If you were to tell me a year ago that training less would make me stronger, I would have scoffed at such a silly idea. How can less exercise make you stronger? I would never have thought training intensely 1-3 times a week (instead of 6-7 times) would not only improve my strength and performance but also improve my life all-around. I use to think feeling sore and stiff was part-and-parcel of the journey. I never understood the importance of recovery, from physical to mental. After all, there is no separation of mind and body.
Most people would rather just crush themselves in the gym day after day because that’s how you see results, right?
The truth is, no matter how hardcore your fitness routine is, how often you exercise, or how on-point your diet is, if your recovery sucks, your health, energy, and gains will suffer.
And not-so-great recovery may be the reason why…
- You aren’t making gains in the gym
- You’re not losing those last few pounds—maybe even gaining some
- You’re exhausted all the time
- You seem to be constantly battling soreness, stiffness, and recurring injuries
In this post, we’ll address five common signs that you should rethink your recovery routine and two easy fixes that will help you recover faster today.
What is Recovery, Anyway?
Most people’s definition of “recovery” is probably something like this:
Recovery is when I’m not sore anymore. It’s when I can exercise again and feel pretty good doing it.
So boom–you roll out of bed, shake out the legs and they don’t feel too bad. Your shoulders don’t feel tight or restricted. Your eyes aren’t overly droopy. So, off to the gym you go.
You’re recovered, right?
Not exactly. Those are just arbitrary statements about how your body feels.
Recovery, in the scientific sense, is the body’s ability to restore its physical and mental processes.
So, the goal of recovery isn’t to go to bed sore, wake up “recovered”, and get back to working out at 50% effort. The goal of recovery is to refresh and restore your muscles, tissues, and ligaments so you can meet and exceed your previous performance.
Now, that is the true definition of “gains.”
So, now that you understand what recovery actually is, let’s discuss how to know if your recovery routine is holding back your performance.
5 Signs Your Recovery is Sub-Par
1. Your Performance Is Plateauing or Declining
If your athletic performance has stopped improving despite proper training and nutrition, it might be time to take a look at your recovery routine.
When your recovery sucks, your training is ineffective, and you wind up wasting your time and energy. You’re basically training for the sake of training, with no change or improvement in your performance.
It’s like you’re a hamster on a wheel, running at full speed but going nowhere.
Under-recovery means that you never get faster, better, or stronger—despite putting in hours of work.
That’s the definition of insanity, right?
The key is to recover properly so your body can perform at its best and your results won’t level off.
2. You’re Gaining Weight Despite Good Efforts
When you overtrain or don’t properly recover between workouts, your body tends to go into what’s called “fight or flight” mode.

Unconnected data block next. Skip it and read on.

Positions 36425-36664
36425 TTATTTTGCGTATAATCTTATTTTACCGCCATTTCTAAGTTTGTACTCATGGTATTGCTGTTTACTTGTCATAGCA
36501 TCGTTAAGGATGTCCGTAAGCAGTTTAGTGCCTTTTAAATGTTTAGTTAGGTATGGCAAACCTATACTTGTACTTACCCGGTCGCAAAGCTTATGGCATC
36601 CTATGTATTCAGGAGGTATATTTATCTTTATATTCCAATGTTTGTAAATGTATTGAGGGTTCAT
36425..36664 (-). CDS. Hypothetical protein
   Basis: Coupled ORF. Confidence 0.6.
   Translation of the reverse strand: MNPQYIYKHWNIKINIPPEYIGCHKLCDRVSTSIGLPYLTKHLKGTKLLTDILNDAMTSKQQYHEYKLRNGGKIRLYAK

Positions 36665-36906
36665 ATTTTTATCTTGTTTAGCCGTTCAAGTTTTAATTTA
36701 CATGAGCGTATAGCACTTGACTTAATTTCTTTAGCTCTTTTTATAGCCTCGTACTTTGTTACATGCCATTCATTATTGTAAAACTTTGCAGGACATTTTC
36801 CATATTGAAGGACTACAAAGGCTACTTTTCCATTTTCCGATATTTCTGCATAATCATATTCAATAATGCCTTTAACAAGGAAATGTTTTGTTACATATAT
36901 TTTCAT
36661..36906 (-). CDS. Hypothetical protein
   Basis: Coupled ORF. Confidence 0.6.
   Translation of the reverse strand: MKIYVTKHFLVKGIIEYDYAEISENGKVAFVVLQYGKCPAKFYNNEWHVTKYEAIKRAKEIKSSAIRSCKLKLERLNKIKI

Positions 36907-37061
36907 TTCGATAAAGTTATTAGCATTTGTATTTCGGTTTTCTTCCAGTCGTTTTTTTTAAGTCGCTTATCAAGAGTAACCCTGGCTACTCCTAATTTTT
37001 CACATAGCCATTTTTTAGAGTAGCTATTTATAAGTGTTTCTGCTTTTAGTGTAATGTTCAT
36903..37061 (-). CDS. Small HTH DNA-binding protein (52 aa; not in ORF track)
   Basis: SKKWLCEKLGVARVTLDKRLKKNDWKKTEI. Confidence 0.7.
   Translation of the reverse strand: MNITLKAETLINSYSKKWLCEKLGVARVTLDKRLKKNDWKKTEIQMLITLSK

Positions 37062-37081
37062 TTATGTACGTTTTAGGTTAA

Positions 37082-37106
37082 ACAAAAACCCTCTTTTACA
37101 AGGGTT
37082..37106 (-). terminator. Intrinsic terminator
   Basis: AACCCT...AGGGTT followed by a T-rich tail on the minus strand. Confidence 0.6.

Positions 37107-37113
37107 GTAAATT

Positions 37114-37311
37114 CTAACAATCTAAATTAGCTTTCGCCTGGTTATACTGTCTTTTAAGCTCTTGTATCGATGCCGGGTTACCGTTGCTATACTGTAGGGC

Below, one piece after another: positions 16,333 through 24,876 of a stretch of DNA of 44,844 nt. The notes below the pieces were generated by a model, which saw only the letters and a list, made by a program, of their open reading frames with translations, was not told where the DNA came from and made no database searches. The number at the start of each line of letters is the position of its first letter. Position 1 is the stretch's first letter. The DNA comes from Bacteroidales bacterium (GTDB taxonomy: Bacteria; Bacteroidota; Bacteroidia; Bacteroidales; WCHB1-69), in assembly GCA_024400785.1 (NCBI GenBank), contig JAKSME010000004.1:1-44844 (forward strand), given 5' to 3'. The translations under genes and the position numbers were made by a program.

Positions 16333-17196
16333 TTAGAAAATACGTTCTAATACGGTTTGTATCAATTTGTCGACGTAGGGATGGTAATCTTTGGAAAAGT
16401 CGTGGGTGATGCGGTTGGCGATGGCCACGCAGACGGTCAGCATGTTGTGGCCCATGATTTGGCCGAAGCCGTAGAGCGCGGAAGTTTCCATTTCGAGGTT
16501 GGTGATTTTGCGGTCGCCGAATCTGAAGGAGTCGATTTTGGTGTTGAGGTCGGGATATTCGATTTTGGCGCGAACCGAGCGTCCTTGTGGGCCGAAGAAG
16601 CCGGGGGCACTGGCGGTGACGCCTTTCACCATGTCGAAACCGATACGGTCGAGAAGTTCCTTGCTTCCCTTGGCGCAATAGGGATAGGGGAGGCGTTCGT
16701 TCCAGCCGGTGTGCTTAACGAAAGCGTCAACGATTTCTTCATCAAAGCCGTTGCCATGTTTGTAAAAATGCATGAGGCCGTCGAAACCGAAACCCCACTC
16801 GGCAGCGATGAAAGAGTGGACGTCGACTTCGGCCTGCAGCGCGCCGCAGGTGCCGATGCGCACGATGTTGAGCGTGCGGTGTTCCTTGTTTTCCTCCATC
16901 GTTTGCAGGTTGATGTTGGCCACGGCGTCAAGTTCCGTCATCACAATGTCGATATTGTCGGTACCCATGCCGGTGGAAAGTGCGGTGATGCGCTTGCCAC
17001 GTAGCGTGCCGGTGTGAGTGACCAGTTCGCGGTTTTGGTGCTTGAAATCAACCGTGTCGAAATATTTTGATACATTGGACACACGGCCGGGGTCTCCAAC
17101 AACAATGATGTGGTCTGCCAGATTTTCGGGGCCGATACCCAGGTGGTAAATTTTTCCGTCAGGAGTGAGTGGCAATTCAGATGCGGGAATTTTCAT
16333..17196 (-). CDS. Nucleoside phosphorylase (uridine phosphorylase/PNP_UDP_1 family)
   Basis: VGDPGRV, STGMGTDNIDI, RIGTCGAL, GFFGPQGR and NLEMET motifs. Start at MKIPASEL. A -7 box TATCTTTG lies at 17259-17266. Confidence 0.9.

This state is marked by an over-activation of the sympathetic nervous system, during which the adrenal glands are triggered to churn out stress hormones like cortisol.
“Fight or flight” is a useful physiological state if you need to, say, run away from a hungry tiger in the jungle. But when it comes to your recovery, it’s not ideal.
It can be especially harmful to your waistline if you have elevated cortisol levels day after day from the stress of over-exercising and under-recovering.
The chronically elevated cortisol you get from over-exercising and under-recovering can even contribute to weight gain in a number of ways, like:
- Increasing your appetite, especially for sugary, carb-rich foods
- Interfering with certain hormones that help you put on muscle and burn fat
- Shifting the body’s metabolism to storing fat by down-regulating thyroid activity
When you rest and recover the right way, you reduce the amount of stress on your body, lower your cortisol levels, and shift your nervous system to a parasympathetic “rest and digest” state.
And in this parasympathetic state, you can really reap the benefits of your training.
During times of recovery, your body signals a number of repair mechanisms to take place, as well as telling your thyroid and metabolism to up-regulate.
In that way, recovery actually allows you to build muscle and burn fat more easily, and isn’t that the goal?
3. You’re Excessively Tired or Fatigued
If you’ve ever done a soul-crushing workout, fatigue and exhaustion probably follow. Many people love that feeling of “accomplishment” when they work their butts off at the gym, and after they’ve felt the burn, they proceed to passing out on the couch in the middle of a Netflix show, jeans still on, drool sliding down their face.
OK, that’s a bit dramatic. But you get the point. Post-training fatigue is normal… to some extent.
What’s not normal, however, is when fatigue starts to creep into your daily life.
When it becomes impossible to get out of bed. When you start reaching for that third or fourth cup of coffee to get through the workday.
When you get home from a normal day of work, but feel completely exhausted.